Root problem

Discussion in 'Landscape Architecture and Design' started by scottt, Jun 9, 2001.

  1. scottt

    scottt LawnSite Senior Member
    Posts: 269

    One of my customer's neighbors has a tree just on the other side of their fence. The roots have gone under the fence and are beginning to surface in my customer's yard. It is keeping the grass from filling in and she is worried about the roots getting into her foundation. Is there anything I can do to keep the roots on the other side of the fence?
     
  2. greens1

    greens1 LawnSite Senior Member
    Posts: 352

    It really depends on the size of the tree and how much she wants to remain friends with her neighbor.

    All the solutions, if you want to call them that, require severing the root system and thereby damaging the tree in the worst possible way.

    Jim L
     
  3. scottt

    scottt LawnSite Senior Member
    Posts: 269

    So all I can do is cut the roots. Is there anything I can do to keep them from coming back across the fence?
     
  4. paul

    paul Lawnsite Addict
    Posts: 1,625

    Sure but you'll have to install a fabric in the trench, trench about 3' deep and install a heavy road fabric two layers should do it. As for the tree living after that I won't say.
     
  5. lawnboykb

    lawnboykb LawnSite Member
    Posts: 51

    paul has it right on......but no it won't kill the tree....just do it in the spring or fall not during the middle of summer. And if you want to be safe just stay on the outside of the trees drip line when you trench. By the way this will not last for ever, over time the tree will come back over. But it takes years and years. We do it all the time on the golf course. Trees love to send roots to the greens
     
  6. greens1

    greens1 LawnSite Senior Member
    Posts: 352

    Actually there are two products, that I know of, which are specifically designed to prevent roots from penetrating them. One is liniar root barrier made by Deeproot. The other is Biobarrier, a chemical impregnated fabric which prevents cell division at the root tip. The chemical, Trifluralin, is nonmobile and nonsystemic.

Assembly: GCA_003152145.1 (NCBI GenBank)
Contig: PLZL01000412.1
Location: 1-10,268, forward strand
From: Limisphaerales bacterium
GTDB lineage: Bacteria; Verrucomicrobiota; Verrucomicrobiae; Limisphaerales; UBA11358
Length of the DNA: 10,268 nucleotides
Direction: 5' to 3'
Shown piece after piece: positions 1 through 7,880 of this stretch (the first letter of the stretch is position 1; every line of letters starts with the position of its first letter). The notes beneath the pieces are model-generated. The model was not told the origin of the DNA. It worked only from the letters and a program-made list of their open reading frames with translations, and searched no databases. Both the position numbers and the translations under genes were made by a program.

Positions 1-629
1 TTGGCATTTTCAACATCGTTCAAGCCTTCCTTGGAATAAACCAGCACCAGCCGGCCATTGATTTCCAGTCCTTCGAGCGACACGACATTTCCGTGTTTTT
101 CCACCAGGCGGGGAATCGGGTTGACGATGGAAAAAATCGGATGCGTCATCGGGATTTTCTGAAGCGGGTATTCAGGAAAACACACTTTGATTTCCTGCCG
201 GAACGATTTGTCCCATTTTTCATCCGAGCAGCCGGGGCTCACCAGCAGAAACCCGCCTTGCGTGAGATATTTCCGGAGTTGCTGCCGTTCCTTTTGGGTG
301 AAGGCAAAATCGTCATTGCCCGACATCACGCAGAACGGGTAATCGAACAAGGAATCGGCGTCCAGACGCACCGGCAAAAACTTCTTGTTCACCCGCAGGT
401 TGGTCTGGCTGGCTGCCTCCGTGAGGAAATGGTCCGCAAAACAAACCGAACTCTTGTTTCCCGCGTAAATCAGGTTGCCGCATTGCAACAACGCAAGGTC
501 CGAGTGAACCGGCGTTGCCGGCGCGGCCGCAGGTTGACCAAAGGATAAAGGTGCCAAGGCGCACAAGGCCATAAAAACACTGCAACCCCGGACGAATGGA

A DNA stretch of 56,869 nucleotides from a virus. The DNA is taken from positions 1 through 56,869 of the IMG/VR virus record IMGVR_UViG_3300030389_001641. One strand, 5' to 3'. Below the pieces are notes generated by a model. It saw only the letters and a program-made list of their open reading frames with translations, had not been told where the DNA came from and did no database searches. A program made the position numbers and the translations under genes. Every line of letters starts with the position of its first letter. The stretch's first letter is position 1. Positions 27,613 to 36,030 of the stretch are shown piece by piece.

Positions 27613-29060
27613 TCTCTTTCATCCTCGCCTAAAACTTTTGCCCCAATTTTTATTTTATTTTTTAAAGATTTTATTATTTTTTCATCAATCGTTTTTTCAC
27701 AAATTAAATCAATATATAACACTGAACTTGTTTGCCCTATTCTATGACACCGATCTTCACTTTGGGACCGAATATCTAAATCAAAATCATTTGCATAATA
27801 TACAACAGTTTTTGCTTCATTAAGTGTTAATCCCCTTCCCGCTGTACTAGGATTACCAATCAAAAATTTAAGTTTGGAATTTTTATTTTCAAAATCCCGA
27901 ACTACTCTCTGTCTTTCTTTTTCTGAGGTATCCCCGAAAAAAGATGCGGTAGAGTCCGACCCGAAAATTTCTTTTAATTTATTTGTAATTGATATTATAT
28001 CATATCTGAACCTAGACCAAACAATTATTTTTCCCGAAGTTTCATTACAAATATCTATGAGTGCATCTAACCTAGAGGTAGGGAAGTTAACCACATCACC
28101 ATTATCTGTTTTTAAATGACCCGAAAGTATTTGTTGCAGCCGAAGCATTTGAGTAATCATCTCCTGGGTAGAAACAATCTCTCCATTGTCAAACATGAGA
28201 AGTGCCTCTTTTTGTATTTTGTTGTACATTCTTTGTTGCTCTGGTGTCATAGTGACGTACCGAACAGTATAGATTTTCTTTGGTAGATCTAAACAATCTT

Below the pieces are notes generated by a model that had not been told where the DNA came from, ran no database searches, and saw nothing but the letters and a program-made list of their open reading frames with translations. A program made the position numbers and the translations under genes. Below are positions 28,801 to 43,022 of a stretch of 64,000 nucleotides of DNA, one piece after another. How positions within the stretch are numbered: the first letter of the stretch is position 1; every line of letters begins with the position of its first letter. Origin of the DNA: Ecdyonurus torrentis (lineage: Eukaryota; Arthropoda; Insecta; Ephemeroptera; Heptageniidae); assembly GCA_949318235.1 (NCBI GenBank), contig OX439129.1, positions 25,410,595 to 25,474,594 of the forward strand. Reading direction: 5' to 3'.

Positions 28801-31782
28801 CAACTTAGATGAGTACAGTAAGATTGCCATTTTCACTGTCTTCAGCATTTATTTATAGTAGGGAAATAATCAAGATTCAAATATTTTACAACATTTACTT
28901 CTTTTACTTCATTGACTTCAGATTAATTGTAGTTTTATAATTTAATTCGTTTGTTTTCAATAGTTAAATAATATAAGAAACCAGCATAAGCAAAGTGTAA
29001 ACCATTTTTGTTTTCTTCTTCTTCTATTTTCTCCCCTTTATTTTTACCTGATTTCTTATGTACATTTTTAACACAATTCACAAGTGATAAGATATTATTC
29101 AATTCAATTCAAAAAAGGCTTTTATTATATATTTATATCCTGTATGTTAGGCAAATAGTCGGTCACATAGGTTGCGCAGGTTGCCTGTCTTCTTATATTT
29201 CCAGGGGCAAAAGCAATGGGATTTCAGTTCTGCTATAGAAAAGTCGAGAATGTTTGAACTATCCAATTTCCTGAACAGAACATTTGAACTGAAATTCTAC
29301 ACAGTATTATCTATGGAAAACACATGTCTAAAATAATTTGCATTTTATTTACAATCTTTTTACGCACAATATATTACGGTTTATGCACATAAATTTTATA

If you have to prune the roots then I would wait untill early September and use Transplant packs in the trench, if possible.

    Jim L
     
  7. scottt

    scottt LawnSite Senior Member
    Posts: 269

    Thanks for all the replies. I talked to the customer today and she would be happy if the tree died. I'm wondering though if I could be held liable for killing it. I wouldn't think so since the trench is on my customer's side, but I don't want any problems. Also, since I have never done anything like this before I need an idea of how long it will take. I have to give an estimate in the next couple of days.
     
  8. lawnboykb

    lawnboykb LawnSite Member
    Posts: 51

    This is an easy one if you think about it.....are you trying to kill the tree? Or are you trying to correct a problem with the health of the tree in mind? Such as trenching at the drip line of the tree?
    Some of the last ones that I did were over ten years ago.
    In the end if you try and do the job with as little damage to the tree as you can...then I would say no. Remember she has a right to take anything out of her yard that she wants to.
     
  9. Ron Persaud

    Ron Persaud LawnSite Member
    from Florida
    Posts: 17

    I would be extremely careful with this because it can upset the stability of the whole tree and cause it to crash in high wind or flood conditions.
     

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